“I should say mentally she is in an extremely dangerous condition. She has already begun to display symptoms of schizophrenia. Unable to bear the suppression of her life, she is escaping into the realm of fantasy… The sufferer kills – not for the lust of killing – but in self-defence.”
Meanwhile, crusty Colonel Carbury dismisses such liberal meanderings and pushes for a proper inquiry. He does not want this because of any moral qualms, but because as he puts it: “I’m a tidy man.” You get the feeling that Colonel Carbury is a fool, whose neat conception of the world has no room for its true complexity. Poirot himself is similar in outlook, admitting to no gray areas:
“The victim may be one of the good God’s saints – or, on the contrary – a monster of infamy. It moves me not. The fact is the same… I don’t approve of murder.”
A letter, received by Agatha Christie, on display at Greenway House
So how to do you reconcile the novels with the autobiographical views? Perhaps there’s a clue in the fact that Agatha Christie herself was always adamant that her stories were merely unimportant entertainment. Perhaps by viewing her writing in this way, she was free to explore ambiguities that she was reluctant to accept in her daily life as a wealthy English woman who wanted the criminal classes shot like wolves and wild hogs. If she came to different conclusions in her books, that didn’t matter, because her books didn’t matter, even if they did sell in their billions.
The word entertainment comes from a Latin word “tenere,” meaning “to hold”. We are held by the things that entertain us, given succor by them. Christie novels offer a clear and comforting picture of morality where a supreme, seemingly all-seeing detective will always solve a crime. And yet alongside this reassurance there is an accurate reflection of the true complexity of human behaviour where innocent and guilty are almost interchangeable. In a Christie story, the wolf and the lamb not only lie down together, they are often the same animal. And as for Poirot, a character who Christie said she ended up hating, he sees everything, and yet seems blind to life’s gray areas.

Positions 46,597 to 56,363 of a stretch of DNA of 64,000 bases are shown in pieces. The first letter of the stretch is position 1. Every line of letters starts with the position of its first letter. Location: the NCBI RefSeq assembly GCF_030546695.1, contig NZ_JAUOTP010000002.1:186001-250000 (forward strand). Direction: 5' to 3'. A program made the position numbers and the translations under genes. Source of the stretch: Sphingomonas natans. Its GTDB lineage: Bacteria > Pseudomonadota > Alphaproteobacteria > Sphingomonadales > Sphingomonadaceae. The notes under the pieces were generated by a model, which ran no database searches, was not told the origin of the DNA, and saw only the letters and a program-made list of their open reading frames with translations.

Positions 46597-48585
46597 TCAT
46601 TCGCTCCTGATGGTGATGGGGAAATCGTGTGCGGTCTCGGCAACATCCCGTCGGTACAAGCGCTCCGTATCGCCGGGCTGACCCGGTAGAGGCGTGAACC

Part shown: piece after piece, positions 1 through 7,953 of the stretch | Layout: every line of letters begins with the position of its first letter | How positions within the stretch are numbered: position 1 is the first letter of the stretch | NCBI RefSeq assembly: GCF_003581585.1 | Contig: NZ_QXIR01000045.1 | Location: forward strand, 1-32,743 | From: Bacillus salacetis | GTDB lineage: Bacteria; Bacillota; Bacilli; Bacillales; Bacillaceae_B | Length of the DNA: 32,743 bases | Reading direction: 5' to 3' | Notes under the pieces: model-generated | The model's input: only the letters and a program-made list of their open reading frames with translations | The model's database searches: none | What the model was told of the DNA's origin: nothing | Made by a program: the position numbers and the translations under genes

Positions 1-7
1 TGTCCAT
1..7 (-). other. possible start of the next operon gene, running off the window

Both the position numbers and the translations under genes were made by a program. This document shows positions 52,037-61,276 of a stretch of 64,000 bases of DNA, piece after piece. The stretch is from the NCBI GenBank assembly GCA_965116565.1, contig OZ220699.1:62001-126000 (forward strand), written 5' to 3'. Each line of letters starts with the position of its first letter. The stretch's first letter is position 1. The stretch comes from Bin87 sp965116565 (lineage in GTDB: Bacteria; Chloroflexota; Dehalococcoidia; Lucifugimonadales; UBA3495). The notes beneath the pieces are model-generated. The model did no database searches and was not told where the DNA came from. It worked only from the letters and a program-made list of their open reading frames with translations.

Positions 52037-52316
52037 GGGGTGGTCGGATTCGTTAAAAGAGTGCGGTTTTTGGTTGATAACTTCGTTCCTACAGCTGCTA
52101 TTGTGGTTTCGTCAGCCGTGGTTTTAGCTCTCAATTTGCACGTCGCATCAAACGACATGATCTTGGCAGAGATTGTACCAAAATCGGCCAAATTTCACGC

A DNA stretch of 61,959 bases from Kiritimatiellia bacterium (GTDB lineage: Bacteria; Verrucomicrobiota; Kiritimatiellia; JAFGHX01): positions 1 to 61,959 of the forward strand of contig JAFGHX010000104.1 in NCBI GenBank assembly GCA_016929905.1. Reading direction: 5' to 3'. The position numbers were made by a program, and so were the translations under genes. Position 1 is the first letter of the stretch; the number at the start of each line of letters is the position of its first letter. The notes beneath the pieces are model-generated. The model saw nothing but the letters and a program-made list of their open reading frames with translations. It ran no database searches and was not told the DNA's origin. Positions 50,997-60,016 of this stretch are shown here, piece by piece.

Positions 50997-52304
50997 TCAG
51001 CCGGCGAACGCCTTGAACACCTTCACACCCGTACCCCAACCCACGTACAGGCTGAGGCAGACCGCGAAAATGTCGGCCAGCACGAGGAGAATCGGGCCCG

In this respect it is not so fanciful to ultimately see a link between the world’s two top best selling collection of stories. Perhaps they both hold people in a similar way. In Exodus, for example, God has to ask Abraham for his help in deciding what to do with Sodom and Gomorrah. God sees everything, but in doing so, like Poirot, he is not involved. Abraham is involved, does not have a universal breadth of vision, but “understands” things in a way that an all-seeing power cannot. God has to ask Abraham for advice. This section of Exodus is just like a Christie story. Perhaps it is a bit intimidating to feel that you might be writing a modern Exodus – so we might understand why Agatha Christie was so keen to dismiss the significance of her stories. Nevertheless, significant is what they are.